The use of such a "black box" in conventional D.C. motors cannot be tolerated in certain applications because of space limitations. For instance, a disk drive unit is being made as small as practical and must be as compact as possible yet must have all of the features for driving magnetic disks as are found in larger disk drive units. Brushless D.C. motors are suitable for this application because of their reliability, absence of arcing, such as occurs at the brushes of conventional D.C. motors, and the ease of operation when coupled to a hub carrying a pair of spaced magnetic disks. Use of a conventional brushless D.C. motor for this application is not satisfactory because space would have to be provided for its "black box". This would in all likelihood be an inconvenience for the user of the disk drive unit. Because of the foregoing drawbacks, a need has arisen for an improved brushless D.C. motor, one in which the "black box" of the type described is eliminated.
The present invention satisfies the aforesaid need by providing an improved brushless D.C. motor assembly which includes not only the motor itself but also a platform within the confines of the motor envelope for supporting the drive electronics and speed control circuits of the type described. This assembly, therefore, completely eliminates the need for the "black box" of the type described so that the assembly is suitable for a wide variety of uses, including use as the drive motor for the disks of a disk drive unit.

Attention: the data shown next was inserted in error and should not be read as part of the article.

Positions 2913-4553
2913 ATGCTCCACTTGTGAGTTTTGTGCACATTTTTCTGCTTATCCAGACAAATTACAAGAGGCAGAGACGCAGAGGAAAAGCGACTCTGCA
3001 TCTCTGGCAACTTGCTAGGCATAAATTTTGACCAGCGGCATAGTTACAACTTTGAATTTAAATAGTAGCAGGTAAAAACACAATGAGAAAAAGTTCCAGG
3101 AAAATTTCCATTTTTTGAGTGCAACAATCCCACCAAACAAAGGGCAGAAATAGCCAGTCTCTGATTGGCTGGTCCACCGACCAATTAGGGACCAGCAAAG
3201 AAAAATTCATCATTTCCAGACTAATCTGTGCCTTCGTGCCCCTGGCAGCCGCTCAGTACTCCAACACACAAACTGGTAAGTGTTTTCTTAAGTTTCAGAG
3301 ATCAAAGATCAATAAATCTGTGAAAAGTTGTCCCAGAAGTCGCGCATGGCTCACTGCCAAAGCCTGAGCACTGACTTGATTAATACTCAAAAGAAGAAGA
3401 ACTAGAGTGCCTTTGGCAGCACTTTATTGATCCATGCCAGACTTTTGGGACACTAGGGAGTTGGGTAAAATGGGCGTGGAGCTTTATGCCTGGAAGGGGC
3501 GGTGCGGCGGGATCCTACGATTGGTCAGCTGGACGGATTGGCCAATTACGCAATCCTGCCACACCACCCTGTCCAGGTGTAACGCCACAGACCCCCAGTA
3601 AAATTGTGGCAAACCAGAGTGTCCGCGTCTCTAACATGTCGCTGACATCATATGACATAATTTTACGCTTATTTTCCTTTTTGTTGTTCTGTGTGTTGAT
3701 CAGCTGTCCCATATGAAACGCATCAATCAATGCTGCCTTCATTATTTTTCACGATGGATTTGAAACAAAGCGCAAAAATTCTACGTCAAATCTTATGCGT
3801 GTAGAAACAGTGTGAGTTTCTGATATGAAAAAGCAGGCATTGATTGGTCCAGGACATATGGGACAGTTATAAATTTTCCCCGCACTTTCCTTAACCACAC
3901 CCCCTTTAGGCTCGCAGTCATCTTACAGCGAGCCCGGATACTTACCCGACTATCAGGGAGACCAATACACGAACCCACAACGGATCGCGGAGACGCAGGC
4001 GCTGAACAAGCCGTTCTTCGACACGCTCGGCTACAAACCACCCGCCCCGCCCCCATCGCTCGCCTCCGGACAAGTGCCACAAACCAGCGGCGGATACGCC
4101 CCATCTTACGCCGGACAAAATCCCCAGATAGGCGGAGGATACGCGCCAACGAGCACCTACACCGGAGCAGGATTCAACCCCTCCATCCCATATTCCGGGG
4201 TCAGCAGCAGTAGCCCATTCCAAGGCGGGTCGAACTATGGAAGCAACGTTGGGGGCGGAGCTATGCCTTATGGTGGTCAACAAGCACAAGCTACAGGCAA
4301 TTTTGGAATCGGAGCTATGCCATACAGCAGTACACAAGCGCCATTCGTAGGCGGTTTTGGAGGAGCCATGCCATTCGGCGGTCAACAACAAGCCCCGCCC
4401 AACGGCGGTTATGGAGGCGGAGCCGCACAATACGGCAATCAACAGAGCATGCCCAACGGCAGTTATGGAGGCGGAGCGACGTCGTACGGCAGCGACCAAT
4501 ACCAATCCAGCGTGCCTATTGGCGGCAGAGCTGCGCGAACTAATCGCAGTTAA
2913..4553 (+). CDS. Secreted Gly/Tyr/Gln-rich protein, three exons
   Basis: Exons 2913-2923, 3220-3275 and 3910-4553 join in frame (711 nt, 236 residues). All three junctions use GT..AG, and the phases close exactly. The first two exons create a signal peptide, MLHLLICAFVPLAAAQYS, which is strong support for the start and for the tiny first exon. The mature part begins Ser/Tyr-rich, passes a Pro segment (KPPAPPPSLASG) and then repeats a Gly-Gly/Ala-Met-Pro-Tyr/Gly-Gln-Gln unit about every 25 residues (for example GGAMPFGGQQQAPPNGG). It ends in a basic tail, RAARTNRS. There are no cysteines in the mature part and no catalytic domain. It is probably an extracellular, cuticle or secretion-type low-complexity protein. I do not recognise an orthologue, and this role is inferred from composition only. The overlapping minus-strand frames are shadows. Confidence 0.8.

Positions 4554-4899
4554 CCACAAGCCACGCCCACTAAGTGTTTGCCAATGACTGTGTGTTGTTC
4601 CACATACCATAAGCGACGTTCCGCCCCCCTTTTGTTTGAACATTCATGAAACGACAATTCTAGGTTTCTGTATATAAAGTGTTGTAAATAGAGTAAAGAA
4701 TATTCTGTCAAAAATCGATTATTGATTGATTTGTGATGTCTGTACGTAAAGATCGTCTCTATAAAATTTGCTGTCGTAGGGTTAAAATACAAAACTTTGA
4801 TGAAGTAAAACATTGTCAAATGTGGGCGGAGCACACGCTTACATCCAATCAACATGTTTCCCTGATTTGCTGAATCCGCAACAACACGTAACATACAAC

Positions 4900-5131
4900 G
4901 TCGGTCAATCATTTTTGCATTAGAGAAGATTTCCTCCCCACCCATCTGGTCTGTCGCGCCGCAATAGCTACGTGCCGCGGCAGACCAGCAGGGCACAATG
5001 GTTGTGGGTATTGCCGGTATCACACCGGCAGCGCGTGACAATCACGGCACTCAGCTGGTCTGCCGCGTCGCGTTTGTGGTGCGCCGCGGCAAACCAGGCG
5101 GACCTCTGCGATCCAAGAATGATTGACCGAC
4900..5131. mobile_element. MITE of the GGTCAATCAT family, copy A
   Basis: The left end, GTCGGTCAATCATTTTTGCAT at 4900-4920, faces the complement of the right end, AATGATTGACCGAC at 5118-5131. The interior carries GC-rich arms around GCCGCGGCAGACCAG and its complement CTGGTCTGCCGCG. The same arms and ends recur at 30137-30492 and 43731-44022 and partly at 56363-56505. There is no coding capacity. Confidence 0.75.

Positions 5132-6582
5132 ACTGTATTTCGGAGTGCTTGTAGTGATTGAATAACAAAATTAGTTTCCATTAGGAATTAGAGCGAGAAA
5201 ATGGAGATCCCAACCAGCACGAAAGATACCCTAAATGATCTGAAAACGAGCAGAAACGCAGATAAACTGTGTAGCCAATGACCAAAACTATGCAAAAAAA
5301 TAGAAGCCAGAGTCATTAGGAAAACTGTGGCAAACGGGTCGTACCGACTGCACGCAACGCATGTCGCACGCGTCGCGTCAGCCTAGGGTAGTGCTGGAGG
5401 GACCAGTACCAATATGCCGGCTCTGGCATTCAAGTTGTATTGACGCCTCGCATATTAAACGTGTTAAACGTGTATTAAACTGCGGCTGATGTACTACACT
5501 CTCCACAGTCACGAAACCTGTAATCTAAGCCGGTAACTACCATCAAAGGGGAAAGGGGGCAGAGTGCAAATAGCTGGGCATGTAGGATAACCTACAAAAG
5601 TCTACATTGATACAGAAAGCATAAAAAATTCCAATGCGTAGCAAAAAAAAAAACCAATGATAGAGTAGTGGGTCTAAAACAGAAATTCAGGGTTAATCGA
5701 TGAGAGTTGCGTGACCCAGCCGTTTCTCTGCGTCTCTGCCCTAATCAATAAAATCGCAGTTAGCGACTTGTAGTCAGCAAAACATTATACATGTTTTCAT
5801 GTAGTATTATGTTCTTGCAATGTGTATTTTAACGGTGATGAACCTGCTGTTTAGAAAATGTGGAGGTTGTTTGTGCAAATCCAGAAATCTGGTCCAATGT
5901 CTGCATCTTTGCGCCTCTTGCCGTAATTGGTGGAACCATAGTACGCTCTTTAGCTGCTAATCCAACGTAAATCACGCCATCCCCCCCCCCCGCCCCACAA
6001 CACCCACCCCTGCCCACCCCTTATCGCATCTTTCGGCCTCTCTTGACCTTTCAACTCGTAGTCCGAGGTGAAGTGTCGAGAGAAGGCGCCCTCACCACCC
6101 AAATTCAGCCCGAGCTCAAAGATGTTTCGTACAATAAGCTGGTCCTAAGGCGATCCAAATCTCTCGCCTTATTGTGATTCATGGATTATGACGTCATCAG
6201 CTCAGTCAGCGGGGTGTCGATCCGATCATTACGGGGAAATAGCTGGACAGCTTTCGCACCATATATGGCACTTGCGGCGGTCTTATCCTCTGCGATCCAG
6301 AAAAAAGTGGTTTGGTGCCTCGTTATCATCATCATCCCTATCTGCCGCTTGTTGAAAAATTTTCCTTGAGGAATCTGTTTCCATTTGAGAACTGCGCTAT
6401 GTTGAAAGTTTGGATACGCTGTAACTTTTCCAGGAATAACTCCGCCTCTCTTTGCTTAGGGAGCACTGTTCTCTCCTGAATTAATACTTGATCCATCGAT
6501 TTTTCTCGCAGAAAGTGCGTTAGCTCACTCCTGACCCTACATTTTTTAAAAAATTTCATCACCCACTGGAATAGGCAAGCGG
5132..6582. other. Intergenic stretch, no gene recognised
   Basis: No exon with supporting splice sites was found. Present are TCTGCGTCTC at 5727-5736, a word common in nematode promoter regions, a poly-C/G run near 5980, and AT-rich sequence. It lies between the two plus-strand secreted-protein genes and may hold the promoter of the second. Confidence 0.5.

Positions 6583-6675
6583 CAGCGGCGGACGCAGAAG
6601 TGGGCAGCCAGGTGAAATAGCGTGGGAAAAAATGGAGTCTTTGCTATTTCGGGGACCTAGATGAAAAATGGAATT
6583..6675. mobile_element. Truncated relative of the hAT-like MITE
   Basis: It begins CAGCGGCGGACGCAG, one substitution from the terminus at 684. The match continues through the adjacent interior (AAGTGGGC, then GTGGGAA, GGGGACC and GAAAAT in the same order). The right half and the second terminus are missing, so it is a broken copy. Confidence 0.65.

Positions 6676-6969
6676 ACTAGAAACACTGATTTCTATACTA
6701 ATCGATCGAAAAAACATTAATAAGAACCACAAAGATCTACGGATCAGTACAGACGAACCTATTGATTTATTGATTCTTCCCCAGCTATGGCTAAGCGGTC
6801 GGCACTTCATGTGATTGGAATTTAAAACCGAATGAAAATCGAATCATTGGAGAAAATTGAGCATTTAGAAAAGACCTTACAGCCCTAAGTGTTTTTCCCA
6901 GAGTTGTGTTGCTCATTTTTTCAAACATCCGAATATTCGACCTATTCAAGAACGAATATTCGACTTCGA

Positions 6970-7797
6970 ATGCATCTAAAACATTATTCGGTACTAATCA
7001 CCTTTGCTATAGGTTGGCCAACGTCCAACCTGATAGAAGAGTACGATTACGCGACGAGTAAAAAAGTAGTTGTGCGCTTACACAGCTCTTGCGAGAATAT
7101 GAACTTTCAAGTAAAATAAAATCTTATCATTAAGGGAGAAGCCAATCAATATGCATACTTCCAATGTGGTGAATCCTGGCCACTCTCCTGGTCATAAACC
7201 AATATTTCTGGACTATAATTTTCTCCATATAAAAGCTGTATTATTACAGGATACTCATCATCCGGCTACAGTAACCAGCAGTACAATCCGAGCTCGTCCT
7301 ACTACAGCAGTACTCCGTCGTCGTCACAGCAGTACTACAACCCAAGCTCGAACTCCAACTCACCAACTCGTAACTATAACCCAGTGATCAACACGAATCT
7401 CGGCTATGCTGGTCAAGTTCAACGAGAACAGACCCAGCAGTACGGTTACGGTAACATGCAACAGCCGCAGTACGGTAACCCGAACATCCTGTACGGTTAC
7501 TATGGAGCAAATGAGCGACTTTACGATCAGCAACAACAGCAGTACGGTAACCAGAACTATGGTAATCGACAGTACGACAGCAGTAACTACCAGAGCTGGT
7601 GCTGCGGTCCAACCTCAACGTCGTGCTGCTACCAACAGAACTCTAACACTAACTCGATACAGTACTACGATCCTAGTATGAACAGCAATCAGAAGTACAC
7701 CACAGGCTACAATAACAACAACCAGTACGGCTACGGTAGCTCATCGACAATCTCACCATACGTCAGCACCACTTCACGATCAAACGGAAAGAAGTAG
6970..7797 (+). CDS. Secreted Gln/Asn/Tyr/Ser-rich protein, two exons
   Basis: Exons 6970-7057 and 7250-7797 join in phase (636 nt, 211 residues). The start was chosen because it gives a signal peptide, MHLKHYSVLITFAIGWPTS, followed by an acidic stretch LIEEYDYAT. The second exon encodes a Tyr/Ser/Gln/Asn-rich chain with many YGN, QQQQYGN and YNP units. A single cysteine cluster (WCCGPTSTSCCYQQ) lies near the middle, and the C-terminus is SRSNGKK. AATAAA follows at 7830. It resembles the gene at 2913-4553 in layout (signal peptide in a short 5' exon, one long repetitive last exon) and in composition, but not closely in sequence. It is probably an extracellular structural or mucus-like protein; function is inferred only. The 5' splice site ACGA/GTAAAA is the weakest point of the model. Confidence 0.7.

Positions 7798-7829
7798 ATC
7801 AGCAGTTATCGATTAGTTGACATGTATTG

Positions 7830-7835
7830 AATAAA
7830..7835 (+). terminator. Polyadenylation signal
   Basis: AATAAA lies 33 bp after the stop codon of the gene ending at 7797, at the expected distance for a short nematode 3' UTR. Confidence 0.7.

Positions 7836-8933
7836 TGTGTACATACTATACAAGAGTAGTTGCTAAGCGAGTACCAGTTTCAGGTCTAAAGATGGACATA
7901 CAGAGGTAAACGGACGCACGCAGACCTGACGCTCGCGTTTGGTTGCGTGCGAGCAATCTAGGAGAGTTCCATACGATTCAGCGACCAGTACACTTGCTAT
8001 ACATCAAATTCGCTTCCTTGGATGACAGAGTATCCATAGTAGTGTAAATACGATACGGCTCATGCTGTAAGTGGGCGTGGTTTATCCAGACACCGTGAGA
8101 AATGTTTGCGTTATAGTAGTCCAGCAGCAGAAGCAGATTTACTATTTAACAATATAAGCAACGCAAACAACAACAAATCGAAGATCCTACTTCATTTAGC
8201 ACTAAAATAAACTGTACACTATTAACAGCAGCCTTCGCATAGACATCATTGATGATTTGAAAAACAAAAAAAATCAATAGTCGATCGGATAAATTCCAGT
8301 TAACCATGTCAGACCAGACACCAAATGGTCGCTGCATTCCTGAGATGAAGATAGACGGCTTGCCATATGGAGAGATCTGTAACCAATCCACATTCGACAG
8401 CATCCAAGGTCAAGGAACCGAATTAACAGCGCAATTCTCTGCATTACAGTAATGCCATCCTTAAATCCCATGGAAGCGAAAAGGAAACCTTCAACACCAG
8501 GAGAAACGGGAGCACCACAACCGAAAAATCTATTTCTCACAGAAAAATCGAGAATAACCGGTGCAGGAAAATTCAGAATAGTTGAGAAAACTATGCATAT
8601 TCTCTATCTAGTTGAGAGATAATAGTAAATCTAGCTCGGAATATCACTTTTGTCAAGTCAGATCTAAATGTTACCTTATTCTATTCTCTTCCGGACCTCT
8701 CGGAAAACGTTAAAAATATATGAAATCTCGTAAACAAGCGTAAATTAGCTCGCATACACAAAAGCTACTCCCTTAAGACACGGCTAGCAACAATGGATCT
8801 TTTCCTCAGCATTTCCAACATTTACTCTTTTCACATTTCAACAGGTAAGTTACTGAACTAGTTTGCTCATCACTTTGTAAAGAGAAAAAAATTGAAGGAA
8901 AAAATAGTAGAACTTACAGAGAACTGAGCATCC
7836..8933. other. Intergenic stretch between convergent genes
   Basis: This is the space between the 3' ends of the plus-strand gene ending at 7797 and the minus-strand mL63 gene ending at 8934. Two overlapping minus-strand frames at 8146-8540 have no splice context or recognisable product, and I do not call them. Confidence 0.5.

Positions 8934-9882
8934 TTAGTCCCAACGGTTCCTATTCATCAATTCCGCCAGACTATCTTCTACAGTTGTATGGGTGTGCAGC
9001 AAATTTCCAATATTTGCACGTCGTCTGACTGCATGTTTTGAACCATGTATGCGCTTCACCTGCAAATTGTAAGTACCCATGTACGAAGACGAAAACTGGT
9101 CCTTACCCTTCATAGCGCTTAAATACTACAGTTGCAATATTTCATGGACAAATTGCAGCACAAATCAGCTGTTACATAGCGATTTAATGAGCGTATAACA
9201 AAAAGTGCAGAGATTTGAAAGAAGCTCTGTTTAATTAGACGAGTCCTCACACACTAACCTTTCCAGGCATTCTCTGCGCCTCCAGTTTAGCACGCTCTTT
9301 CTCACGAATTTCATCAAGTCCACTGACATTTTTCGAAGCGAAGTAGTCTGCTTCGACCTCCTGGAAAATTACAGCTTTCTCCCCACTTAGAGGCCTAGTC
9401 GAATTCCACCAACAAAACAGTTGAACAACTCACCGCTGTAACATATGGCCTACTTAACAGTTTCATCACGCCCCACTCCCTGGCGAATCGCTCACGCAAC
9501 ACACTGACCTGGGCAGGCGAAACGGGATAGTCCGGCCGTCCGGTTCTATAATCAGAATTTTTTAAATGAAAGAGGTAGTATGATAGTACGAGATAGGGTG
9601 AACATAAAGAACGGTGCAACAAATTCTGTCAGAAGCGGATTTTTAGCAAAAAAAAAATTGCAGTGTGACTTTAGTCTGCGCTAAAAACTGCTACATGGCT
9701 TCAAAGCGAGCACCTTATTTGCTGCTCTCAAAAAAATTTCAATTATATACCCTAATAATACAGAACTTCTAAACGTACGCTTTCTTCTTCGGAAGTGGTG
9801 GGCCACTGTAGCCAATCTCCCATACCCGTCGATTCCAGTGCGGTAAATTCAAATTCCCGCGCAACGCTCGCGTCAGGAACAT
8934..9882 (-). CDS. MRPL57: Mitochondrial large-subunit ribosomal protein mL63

The drive motor assembly of this invention includes a drive shaft surrounded by a support carrying bearings which journal the shaft for rotation, the support having means for connecting it to an annular disk-like member provided with a pair of opposed faces on which the drive electronics and speed control circuits are mounted. Since the annular member is within the envelope of the drive motor, the drive motor assembly is essentially self-contained except for the fact that it has leads for connection to an external source of electrical power, thereby causing the assembly to be highly compact without adding to its weight and without distracting from its high reliability.